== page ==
Colonial Encounters in a Native American Landscape

Education and Child-Life,
page 12 of 17


The remainder of his salary shall be four hundred guilders in wheat, of wampum value, deliverable at Brooklyn Ferry; and for his service from October to May, two hundred and thirty-four guilders in wheat, at the same place, with the dwelling, pasturage, and meadow appertaining to the school to begin the first day of October.
I agree to the above articles, and promise to observe the same to the best of my ability.
                                        Johannis Van Eckellen.

Truly we have through this contract — to any one with any powers of historic imagination — a complete picture of the duties of the schoolmaster of that day.

When the English came in power in 1664, some changes were made in matters of education in New York, but few changes in any of the conditions in Albany. Governor Nicholls, on his first visit up the river, made one significant appointment, — that of an English schoolmaster. This was the Englishman’s license to teach:—

“Whereas the teaching of the English Tongue is necessary in this Government; I have, therefore, thought fitt to give License to John Shutte to bee the English Schoolmaster at Albany: and upon condition that the said John Shutte shall not demand any more wages from each Scholar than is given by the Dutch to their Dutch Schoolmasters. I have further granted to the said John Shutte that hee shall bee the only English Schoolmaster at Albany.”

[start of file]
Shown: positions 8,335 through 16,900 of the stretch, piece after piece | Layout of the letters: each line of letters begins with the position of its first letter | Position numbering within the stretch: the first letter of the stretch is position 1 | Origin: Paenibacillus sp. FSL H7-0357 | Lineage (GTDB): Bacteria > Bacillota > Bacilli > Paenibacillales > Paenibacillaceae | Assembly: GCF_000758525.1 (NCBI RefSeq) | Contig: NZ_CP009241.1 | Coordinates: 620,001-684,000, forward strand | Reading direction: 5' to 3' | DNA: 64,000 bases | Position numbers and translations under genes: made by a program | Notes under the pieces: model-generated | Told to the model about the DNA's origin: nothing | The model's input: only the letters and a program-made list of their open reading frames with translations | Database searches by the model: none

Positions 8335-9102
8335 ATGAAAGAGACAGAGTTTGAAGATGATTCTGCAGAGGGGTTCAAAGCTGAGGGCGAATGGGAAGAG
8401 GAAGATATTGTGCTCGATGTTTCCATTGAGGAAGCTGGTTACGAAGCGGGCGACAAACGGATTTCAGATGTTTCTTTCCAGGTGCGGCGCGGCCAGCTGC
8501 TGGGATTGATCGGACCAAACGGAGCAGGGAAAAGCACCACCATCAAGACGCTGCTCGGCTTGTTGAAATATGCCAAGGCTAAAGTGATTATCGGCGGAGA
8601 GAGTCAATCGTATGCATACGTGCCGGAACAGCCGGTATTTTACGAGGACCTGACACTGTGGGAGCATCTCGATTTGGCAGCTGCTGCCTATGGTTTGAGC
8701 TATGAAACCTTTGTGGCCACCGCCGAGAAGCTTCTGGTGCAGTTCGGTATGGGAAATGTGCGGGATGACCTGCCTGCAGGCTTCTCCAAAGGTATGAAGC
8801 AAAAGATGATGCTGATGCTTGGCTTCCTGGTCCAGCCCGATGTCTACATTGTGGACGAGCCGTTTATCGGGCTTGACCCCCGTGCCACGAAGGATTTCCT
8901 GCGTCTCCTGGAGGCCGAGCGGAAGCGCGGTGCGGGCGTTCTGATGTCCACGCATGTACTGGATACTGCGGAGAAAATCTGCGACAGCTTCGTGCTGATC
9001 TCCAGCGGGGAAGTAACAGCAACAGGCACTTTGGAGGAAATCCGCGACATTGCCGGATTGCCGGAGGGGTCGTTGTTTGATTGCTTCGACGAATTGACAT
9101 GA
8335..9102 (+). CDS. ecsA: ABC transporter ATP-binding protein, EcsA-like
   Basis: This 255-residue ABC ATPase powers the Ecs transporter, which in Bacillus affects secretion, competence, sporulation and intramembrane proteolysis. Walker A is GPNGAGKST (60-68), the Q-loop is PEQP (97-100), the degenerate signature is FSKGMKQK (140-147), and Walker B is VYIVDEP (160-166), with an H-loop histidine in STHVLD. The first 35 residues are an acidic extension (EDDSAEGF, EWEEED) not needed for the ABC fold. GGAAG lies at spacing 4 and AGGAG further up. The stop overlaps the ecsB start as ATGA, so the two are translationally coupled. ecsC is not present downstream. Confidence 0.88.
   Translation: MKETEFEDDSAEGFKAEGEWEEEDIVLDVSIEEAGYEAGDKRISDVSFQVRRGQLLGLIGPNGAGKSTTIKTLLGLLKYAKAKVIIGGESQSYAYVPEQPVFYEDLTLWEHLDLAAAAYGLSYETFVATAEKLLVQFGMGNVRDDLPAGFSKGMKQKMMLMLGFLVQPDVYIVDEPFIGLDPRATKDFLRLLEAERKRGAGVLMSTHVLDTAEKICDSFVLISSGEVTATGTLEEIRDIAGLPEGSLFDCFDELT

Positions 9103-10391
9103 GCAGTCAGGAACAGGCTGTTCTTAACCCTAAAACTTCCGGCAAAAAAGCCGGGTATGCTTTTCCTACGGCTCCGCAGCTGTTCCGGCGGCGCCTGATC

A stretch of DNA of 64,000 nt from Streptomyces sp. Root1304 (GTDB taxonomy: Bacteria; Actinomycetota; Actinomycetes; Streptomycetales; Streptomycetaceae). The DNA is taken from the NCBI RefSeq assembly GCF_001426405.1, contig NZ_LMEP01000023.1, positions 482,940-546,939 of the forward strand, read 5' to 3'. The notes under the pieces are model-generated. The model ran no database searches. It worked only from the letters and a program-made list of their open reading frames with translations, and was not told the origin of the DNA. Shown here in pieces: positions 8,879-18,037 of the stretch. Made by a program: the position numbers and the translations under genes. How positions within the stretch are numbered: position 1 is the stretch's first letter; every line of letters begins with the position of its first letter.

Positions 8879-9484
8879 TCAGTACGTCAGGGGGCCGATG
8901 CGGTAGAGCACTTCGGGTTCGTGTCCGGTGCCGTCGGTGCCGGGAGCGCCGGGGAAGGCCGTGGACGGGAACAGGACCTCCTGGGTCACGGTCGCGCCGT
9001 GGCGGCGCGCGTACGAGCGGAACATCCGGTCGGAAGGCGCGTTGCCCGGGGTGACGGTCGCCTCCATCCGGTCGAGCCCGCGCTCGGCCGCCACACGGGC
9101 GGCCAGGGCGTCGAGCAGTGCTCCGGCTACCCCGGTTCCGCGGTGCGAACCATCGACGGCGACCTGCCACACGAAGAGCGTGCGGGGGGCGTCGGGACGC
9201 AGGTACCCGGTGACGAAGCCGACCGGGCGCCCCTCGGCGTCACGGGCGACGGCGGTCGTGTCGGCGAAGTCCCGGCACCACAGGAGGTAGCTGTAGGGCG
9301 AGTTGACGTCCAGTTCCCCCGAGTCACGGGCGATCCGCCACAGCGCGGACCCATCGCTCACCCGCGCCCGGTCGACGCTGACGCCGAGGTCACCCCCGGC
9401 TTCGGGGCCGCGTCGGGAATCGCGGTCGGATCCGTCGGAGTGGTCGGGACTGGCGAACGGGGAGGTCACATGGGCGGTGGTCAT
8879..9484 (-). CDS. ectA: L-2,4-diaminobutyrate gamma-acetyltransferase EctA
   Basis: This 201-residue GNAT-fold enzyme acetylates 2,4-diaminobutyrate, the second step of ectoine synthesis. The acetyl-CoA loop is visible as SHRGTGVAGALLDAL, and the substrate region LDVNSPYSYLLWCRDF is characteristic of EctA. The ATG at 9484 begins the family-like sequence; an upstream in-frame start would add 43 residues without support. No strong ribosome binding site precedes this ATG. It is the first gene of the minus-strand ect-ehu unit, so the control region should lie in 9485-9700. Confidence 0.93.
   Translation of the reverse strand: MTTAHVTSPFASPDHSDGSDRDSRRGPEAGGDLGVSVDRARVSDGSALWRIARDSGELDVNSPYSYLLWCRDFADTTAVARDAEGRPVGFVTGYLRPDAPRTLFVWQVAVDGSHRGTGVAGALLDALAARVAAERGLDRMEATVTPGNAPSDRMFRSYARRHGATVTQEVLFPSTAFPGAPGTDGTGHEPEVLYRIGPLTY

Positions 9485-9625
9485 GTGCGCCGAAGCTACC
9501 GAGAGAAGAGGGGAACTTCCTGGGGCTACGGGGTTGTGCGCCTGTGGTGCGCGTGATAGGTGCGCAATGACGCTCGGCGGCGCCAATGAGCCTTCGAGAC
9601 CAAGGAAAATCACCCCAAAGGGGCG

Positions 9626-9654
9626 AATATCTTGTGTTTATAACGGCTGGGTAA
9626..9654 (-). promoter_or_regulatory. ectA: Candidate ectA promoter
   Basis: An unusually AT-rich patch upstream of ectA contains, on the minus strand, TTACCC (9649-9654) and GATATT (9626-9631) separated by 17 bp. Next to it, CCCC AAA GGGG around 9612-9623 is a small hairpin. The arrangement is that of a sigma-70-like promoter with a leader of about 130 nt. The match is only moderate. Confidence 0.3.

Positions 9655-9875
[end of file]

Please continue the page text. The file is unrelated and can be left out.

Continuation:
The last clause of this license seems superfluous; for it is very doubtful whether there was for many years any other English teacher who eagerly sought what was so far from being either an onerous or lucrative position. Many generations of Albany children grew to manhood ere the Dutch schoolmasters found their positions supererogatory.

Women-teachers and girl-scholars were of small account in New York in early days. Girls did, however, attend the public schools. We find Matthew Hillyer, in 1676, setting forth in New York that he “hath kept school for children of both sexes for two years past to satisfaction.” Dame-schools existed, especially on Long Island, where English influences and Connecticut emigration obtained. In Flushing Elizabeth Cowperthwait was reckoned with in 1681 for “schooling and diet for children;” and in 1683 she received for thirty weeks’ schooling, of “Martha Johanna,” a scarlet petticoat, —truly a typical Dutch payment.


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